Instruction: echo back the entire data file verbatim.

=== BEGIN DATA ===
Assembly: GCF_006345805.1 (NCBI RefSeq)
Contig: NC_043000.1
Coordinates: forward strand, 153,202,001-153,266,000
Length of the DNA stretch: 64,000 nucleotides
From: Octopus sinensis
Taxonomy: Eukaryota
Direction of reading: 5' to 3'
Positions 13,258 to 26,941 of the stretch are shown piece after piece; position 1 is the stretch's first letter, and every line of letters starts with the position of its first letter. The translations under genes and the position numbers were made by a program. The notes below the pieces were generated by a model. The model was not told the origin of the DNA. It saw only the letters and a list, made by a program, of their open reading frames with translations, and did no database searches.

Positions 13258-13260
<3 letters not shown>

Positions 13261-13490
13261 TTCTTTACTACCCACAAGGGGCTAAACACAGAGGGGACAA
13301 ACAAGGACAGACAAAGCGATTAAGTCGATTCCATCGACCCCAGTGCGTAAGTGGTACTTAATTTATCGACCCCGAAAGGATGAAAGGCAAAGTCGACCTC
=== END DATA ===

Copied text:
Assembly: GCF_006345805.1 (NCBI RefSeq)
Contig: NC_043000.1
Coordinates: forward strand, 153,202,001-153,266,000
Length of the DNA stretch: 64,000 nucleotides
From: Octopus sinensis
Taxonomy: Eukaryota
Direction of reading: 5' to 3'
Positions 13,258 to 26,941 of the stretch are shown piece after piece; position 1 is the stretch's first letter, and every line of letters starts with the position of its first letter. The translations under genes and the position numbers were made by a program. The notes below the pieces were generated by a model. The model was not told the origin of the DNA. It saw only the letters and a list, made by a program, of their open reading frames with translations, and did no database searches.

Positions 13258-13260
<3 letters not shown>

Positions 13261-13490
13261 TTCTTTACTACCCACAAGGGGCTAAACACAGAGGGGACAA
13301 ACAAGGACAGACAAAGCGATTAAGTCGATTCCATCGACCCCAGTGCGTAAGTGGTACTTAATTTATCGACCCCGAAAGGATGAAAGGCAAAGTCGACCTC